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01-23-2015, 03:57 PM   #76
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QuoteOriginally posted by ChristianRock Quote
You are assuming that the gear question wasn't an excuse and that they wouldn't have raised some other kind of objection to your work.
Exactly my thought, excuses are often shallow like that one.

01-23-2015, 04:24 PM   #77
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I know of professional photograpers that have ditched DSLRs all together & shoot with mirrorless cameras.

Jason Lanier Photography

^ This dude uses a Sony A6000 at times. That is a small APS-C mirrorless camera. The shots he can pull out of it are amazing. Obviously he also uses some of the higher end Sony stuff, but still, his skills are impeccable. No CaNikon stuff for him. I'm pretty sure he can wow the crowd with a point & shoot or an Andriod / iPhone too.

In the end, it shouldn't matter what is used to get the end result, as long as it comes out with quality, but I guess there are brand whores for everything.

The underdog doesn't get much love at times. Oh well. Their loss.
01-23-2015, 04:39 PM - 1 Like   #78
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My thought is a bit different: if the client cares so much about the brand of camera when there's a photo portfolio of work in front of them, they obviously know nothing about cameras but think they do. They want to know about equipment they probably don't understand to begin with. Someone who could actually get information about your equipment doesn't need to ask about it because they can look at your results and see that whatever you have is sufficient.

At the very least, their concern for microdetails means they're likely to but into everything and tell you how to do your job. Problem is that people who do that also expect their way to work, and when it doesn't, they get mad. "Why do the photos look like X?" "Uh, you told me to shoot the tables by standing on the chairs, so they look like they were taken from a helicopter...I did exactly what you asked me to."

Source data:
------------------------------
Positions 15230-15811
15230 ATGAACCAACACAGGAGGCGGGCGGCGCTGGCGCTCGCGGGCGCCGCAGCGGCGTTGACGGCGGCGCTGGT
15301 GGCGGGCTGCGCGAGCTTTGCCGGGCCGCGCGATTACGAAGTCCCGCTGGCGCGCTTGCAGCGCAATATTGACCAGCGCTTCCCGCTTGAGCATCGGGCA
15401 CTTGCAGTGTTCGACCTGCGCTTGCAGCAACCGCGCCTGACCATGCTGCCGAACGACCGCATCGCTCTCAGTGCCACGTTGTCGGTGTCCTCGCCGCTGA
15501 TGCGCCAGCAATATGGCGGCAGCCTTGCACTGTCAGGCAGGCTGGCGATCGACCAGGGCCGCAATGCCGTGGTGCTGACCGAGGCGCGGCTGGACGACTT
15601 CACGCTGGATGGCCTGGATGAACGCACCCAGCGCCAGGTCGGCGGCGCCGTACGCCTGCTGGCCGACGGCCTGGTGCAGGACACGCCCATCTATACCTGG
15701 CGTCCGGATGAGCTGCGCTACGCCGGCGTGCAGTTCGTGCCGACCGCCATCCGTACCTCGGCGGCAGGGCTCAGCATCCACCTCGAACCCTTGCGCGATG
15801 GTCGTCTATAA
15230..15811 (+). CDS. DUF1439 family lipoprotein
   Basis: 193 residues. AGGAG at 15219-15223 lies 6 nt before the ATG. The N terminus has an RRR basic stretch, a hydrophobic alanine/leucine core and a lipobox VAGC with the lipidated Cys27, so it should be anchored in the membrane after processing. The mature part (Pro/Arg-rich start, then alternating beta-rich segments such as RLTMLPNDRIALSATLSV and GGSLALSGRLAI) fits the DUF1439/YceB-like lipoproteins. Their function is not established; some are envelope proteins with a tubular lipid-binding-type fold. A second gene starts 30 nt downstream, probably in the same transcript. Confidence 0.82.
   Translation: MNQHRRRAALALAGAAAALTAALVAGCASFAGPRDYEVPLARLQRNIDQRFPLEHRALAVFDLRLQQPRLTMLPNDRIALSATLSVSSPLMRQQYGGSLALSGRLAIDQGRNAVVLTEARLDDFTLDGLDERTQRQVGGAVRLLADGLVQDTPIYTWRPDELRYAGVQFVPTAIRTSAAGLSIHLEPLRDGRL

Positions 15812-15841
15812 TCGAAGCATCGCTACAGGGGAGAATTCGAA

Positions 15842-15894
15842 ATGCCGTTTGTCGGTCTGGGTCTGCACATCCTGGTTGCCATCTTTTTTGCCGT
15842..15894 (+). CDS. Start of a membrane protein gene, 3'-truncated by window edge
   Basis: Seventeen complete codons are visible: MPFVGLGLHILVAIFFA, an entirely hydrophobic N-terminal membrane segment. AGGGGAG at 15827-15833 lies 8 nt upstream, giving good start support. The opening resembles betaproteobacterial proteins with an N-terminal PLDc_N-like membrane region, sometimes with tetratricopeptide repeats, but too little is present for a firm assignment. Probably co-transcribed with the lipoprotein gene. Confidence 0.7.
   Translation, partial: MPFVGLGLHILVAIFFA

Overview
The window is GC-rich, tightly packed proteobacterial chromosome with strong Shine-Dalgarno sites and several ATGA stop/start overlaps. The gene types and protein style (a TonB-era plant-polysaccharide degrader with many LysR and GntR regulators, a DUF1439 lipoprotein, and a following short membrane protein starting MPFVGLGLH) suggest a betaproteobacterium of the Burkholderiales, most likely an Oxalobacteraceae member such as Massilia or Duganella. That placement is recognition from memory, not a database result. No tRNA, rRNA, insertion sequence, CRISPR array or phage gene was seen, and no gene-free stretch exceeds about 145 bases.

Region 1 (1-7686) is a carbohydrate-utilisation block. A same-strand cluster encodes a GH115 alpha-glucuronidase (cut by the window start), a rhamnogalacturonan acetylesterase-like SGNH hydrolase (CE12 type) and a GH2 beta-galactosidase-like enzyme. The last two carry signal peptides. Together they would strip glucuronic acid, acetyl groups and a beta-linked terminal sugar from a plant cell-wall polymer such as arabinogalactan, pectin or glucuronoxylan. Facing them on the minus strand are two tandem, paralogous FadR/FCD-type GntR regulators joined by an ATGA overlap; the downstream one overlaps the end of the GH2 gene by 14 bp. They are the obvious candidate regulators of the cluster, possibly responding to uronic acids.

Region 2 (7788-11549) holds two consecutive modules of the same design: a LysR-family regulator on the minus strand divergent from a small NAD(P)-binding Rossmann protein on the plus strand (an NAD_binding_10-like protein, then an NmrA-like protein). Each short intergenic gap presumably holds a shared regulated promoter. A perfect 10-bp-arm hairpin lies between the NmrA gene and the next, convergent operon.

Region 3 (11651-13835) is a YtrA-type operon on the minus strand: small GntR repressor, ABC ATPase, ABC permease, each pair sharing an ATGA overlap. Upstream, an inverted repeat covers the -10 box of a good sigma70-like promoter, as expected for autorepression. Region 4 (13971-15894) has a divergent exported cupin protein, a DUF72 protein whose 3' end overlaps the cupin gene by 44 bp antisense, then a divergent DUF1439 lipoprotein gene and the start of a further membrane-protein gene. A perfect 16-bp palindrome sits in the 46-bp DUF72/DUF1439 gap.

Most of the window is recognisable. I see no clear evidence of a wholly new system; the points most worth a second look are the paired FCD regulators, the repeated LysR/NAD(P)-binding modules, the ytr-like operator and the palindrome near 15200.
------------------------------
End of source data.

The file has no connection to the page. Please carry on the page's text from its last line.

While the loss of income is never good, avoiding awful clients is not a bad thing because these are the people who are most likely to drag you into Judge Judy over their unreasonable expectations and demands. I get that clients want good results for their money, but...that's what the portfolio is for. What if you told the client you shoot with a Leica? Hasselblad MF? Bet they would say, "Oh, not Canon. Sorry!" even though those cameras would wipe the floor with anything Canon makes.

---------- Post added 01-23-15 at 05:49 PM ----------

QuoteOriginally posted by normhead Quote
They want cheap, but they also want a photographer who uses the absolute best (in their mind) equipment. You can't make money catering to cheap people, unless you're as big as Walmart.
It's pretty much the story of life, especially with anything electronics and dating. People want top performance for the lowest price. That's fine to look for it but people actually expect to find it. Somehow, a huge chunk of the population has come to expect that everyone will just bend over backwards and provide quality far out of touch with what that person is willing to pay because...they're such a great person? Online dating sites have plenty of women who are only interested in romantic guys taller than 6'2", making $100k, with muscles and a face like Brad Pitt's...you know, a top 1% guy. Trouble is that she's not even a top 50% woman in the looks department--and given her demands, she's not so charming either.

Friend of mine bought a $100 point and shoot (no exaggeration). Then he took pictures....and complained that they didn't look as good as my SLR's photos. This guy was notoriously unreasonable like that but his thinking is not atypical. Person buys HDTV for $800...is disappointed it doesn't like the $7k Sony sets at Best Buy. Doesn't understand why.

Last edited by MadMathMind; 01-23-2015 at 04:53 PM.
01-23-2015, 04:51 PM   #79
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QuoteOriginally posted by Rondec Quote
I really think your wife just needs to have a canned line for those situations. Telling the client that Pentax is an unusual brand, but that colors and results you have found to be phenomenal and out pace those of Canon/Nikon cameras. You could even pull some crappy photos off of the interwebs shot with Canon and Nikon cameras to demonstrate the difference...

I think so too.. but I wouldn't bend the truth by showing purposely worse images shot from another brand. I would, however, have to question anyone that questioned what brand of camera i'm using. Not aggressively.. but smooth operator style.. hear them out and then show them the abilities of what your camera can do. If they still balk.. show them the comparison spec sheets and DxO ratings.. Sell them on your camera and your abilities with your camera.

That is if you don't want to be selective about clients.. Maybe even create a webpage showing your work with the Pentax system you have and the charts and stuff aforementioned. That way they know in advance and don't even have to bother asking.. its on your company page for all to see.

Of course this could be TERRIBLE advice since I've never received even a penny for my photography...

01-23-2015, 06:07 PM   #80